BACKGROUND: Activation of the PI3K-Akt-mTOR signaling pathway is common in advanced castration resistant prostate cancer (CRPC), typically through PTEN loss. Preclinical studies suggest that Akt-driven CaP cells are genetically susceptible to mammalian target of rapamycin (mTOR, or TORC1) inhibition. Everolimus is a Food and Drug Administration-approved inhibitor of TORC1. MATERIALS AND METHODS: We performed a phase II study of everolimus in patients with mCRPC, who were refractory to standard of care hormonal and chemotherapeutic agents. Patients received everolimus 10 mg daily until unacceptable adverse events or disease progression. The primary efficacy outcome was confirmed 50% or greater prostate-specific antigen (PSA) response, using a 2 stage design with futility rules. Paired biopsies were utilized to assess for treatment effect on downstream TORC1 targets as well as tumor cell proliferation and apoptosis. RESULTS: Out of 35 men enrolled with heavily pretreated mCRPC, 32 were evaluable for clinical efficacy. No PSA responses were observed, the median progression-free survival time was 3.6 months (95% confidence interval = 2.9-4.8) and the median overall survival time was 10.4 months (95% confidence interval = 5.8-15.8). Several patients had declines in serum PSA upon cessation of everolimus. Thus, the study was closed due to clinical futility. The most common toxicities were mucositis, fatigue, anorexia, hypertriglyceridemia, and thrombocytopenia and were largely low grade. Pathologic evaluation of paired metastatic biopsies demonstrated consistent inhibition of pS6, a downstream mTOR pharmacodynamics biomarker, but the tumor proliferation marker Ki-67 increased with therapy. CONCLUSIONS: Everolimus demonstrated predictable toxicity in advanced and heavily pretreated patients with mCRPC. No clinical or clear pathologic effects despite downstream TORC1 target inhibition, suggesting that single agent everolimus has no clinical utility in men with mCRPC.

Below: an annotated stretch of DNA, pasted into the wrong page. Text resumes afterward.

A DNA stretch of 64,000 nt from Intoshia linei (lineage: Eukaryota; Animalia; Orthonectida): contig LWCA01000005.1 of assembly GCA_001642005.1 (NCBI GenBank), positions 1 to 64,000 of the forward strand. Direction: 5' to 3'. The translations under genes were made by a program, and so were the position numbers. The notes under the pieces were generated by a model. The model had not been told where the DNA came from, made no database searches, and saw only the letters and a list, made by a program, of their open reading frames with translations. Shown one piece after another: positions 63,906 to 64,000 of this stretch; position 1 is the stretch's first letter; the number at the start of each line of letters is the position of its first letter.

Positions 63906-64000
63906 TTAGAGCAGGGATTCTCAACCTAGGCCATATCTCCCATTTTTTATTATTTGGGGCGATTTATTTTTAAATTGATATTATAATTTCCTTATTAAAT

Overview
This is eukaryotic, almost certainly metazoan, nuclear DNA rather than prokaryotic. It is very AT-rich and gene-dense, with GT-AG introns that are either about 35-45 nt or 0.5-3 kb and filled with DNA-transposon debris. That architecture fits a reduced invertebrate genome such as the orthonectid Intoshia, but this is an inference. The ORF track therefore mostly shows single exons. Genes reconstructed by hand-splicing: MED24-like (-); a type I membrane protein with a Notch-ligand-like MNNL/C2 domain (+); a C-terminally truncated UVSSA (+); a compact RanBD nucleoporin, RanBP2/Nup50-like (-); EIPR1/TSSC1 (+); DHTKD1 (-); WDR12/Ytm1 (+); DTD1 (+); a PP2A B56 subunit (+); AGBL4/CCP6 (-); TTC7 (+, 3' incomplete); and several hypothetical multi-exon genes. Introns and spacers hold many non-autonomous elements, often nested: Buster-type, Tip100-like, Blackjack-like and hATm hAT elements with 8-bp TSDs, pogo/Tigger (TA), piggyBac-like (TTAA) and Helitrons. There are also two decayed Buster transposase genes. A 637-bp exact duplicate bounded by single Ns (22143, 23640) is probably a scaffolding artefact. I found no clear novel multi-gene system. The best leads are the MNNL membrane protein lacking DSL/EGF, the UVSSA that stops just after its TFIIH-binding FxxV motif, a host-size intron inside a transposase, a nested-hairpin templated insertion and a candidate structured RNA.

Authors
George, DJ; Halabi, S; Healy, P; Jonasch, D; Anand, M; Rasmussen, J; Wood, SY; Spritzer, C; Madden, JF; Armstrong, AJ
MLA Citation
George, Daniel J., et al. “Phase 2 clinical trial of TORC1 inhibition with everolimus in men with metastatic castration-resistant prostate cancer..” Urol Oncol, Sept. 2019. Pubmed, doi:10.1016/j.urolonc.2019.08.015.
URI
https://scholars.duke.edu/individual/pub1411800
PMID
31522863
Source
pubmed
Published In
Urol Oncol
Published Date
DOI
10.1016/j.urolonc.2019.08.015